I thought McCabe looked good (this game was my first look of him in blue and white) and he and Brodie did an excellent job containing. Rielly also did well in transition, though he had issues elsewhere. I’ll be interested to see of Schenn’s entry defence stats hold up in an environment where the forwards are a lot better at slowing down rushes before they start.

Canucks:

#
Player
P
Entries Against Chances
Att Ctrl Fail Total Rate
43 HUGHES D 11 7 2 4 0.6
47 JUULSEN D 10 5 2 0 0.0
55 BRISEBOIS D 10 4 3 0 0.0
57 MYERS D 12 8 2 7 0.9
86 WOLANIN D 11 3 5 0 0.0
44 BURROUGHS D 10 2 3 0 0.0

The Leafs got results basically whenever they targted Tyler Myers. Oddly, the four non-regular defencemen the Canucks have were their best defensively, both in terms of preventing controlled entries and containing rushes. Wolanin, like I said, has been a bit of a revelation and has played great, certainly a better run of games than Stillman ever gave them, making the decision to give up a pick for Stillman after the preseason ended a little more curious.

5v5 defensive zone exits and touches

Team
Exits     All DZ touches
Exit Ctrl Ctrl% Touch Trnv Trnv% Pass%
TOR 67 41 61% 167 17 10% 68%
F 34 20 59% 63 6 10% 58%
D 33 21 64% 96 10 10% 73%
VAN 52 25 48% 128 14 11% 53%
F 30 12 40% 56 6 11% 30%
D 22 13 59% 67 8 12% 67%

The Canucks D held up when it came to exiting the zone, though the forwards dumped it out quite a bit. I did find, though, that earlier in the game, both teams were exiting at roughly the same rate, so it was score effects-induced that saw the Leafs finish ahead via both positions.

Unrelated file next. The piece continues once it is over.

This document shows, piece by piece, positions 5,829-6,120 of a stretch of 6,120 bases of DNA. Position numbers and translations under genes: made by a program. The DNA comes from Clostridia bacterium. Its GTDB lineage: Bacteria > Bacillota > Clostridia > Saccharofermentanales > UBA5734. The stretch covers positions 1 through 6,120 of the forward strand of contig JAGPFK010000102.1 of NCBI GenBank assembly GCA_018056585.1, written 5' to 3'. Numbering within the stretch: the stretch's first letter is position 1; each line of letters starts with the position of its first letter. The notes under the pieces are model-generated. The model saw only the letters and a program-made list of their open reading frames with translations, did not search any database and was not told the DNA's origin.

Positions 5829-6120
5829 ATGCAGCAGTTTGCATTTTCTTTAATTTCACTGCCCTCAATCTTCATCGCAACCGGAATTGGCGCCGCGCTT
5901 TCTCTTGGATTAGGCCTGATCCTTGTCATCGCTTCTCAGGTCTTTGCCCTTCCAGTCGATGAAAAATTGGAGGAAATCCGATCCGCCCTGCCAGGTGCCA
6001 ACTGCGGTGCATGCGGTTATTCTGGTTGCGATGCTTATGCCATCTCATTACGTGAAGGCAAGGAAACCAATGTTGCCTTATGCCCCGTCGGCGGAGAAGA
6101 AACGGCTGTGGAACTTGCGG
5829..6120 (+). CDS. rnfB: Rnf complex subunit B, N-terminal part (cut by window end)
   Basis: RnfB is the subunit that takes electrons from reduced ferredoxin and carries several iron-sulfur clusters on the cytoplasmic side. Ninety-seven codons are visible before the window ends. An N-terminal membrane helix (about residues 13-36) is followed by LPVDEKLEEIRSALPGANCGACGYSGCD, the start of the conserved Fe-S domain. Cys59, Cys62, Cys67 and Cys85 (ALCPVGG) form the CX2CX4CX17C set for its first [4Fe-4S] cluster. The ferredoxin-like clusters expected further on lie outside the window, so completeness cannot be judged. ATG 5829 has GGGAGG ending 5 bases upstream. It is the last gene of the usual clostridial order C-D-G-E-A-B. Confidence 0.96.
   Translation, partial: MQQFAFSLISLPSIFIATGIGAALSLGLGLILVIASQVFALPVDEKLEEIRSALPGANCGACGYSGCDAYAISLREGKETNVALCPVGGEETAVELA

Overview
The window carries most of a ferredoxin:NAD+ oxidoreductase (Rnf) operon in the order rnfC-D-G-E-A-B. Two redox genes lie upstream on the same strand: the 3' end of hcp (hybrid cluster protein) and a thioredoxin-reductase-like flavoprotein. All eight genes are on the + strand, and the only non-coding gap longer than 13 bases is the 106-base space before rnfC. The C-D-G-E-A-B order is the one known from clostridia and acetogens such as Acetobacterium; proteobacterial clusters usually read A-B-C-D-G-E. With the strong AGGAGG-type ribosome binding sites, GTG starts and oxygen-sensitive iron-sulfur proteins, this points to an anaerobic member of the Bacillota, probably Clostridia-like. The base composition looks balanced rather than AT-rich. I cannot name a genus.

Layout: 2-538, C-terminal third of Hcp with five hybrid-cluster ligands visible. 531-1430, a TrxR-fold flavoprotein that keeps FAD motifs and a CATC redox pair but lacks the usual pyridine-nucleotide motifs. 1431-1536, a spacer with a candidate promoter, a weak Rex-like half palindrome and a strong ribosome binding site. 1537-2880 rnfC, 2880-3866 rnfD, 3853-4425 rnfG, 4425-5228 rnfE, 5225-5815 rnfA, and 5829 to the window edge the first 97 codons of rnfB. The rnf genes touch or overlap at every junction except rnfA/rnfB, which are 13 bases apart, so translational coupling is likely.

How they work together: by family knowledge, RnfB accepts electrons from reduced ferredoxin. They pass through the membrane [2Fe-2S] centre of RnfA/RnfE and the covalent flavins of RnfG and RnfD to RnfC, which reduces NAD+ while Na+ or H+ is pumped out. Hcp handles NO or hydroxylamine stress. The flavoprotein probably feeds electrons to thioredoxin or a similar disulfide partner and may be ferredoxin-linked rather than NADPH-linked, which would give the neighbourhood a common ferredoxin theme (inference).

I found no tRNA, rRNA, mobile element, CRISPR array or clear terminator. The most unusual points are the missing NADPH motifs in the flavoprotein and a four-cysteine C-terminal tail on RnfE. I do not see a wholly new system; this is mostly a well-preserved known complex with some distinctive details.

Both teams also limited the turnovers, though there were two on the shift leading to the clinching goal, one by Rielly and one from Schenn.

Leafs:

#
Player
P
Exits All DZ touch
Exit Ctrl Touch Tnvr
15 KERFOOT L 4 2 5 0
34 MATTHEWS C 3 3 4 0
16 MARNER R 2 2 7 0
88 NYLANDER L 6 2 6 0
91 TAVARES C 4 3 9 3
19 JARNKROK R 1 1 3 0
58 BUNTING L 3 1 9 1
90 O’REILLY C 2 0 4 0
28 LAFFERTY R 6 4 8 1
52 ACCIARI C 2 1 5 1
64 KAMPF C 1 1 3 0
44 RIELLY D 4 3 13 1
2 SCHENN D 5 3 9 1
55 GIORDANO D 4 1 14 2
3 HOLL D 8 5 17 0
22 MCCABE D 4 3 16 1
78 BRODIE D 4 2 12 2
56 GUSTAFSSON D 4 4 15 3

Lafferty had the puck a lot, and he did the work to get it to himself in the neutral zone. Rielly and Schenn each only made one turnover, but they were critical and costly, which might be something that I’ve forgotten about by the time I load these numbers into my database.

Canucks:

#
Player
P
Exits All DZ touch
Exit Ctrl Touch Tnvr
96 KUZMENKO L 1 1 2 0
40 PETTERSSON C 2 1 6 2
72 BEAUVILLIER R 4 1 8 0
34 DI GIUSEPPE L 3 1 3 0
9 MILLER C 4 1 8 1
6 BOESER R 4 3 6 0
81 JOSHUA L 1 0 2 1
88 AMAN C 2 1 4 0
8 GARLAND R 2 1 2 0
91 KRAVTSOV L 1 1 4 1
15 DRIES C 4 1 6 0
92 PODKOLZIN R 2 0 5 1
43 HUGHES D 11 5 21 4
47 JUULSEN D 2 2 8 0
55 BRISEBOIS D 1 1 7 1
57 MYERS D 2 0 9 2
86 WOLANIN D 4 3 9 1
44 BURROUGHS D 2 2 13 0

Big night for Hughes, who loves to carry the puck, though he was also the only D (he and Myers, I guess) that were disrupted by the Leaf forecheck. Wolanin, Juulsen, and Burroughs all handled themselves well (Brisebois gets an incomplete grade from me) and Saturday’s game, perhaps completely by accident, was the best the defence looked all year.


Thank you for reading. If you enjoyed it, please consider subscribing, or donating to this project (a donation form can be found at the bottom of the About page). This website will never display ads, and will ideally be funded by hundreds of subscribers like yourself to keep this project going so we can all learn a little bit more about hockey.

%d bloggers like this: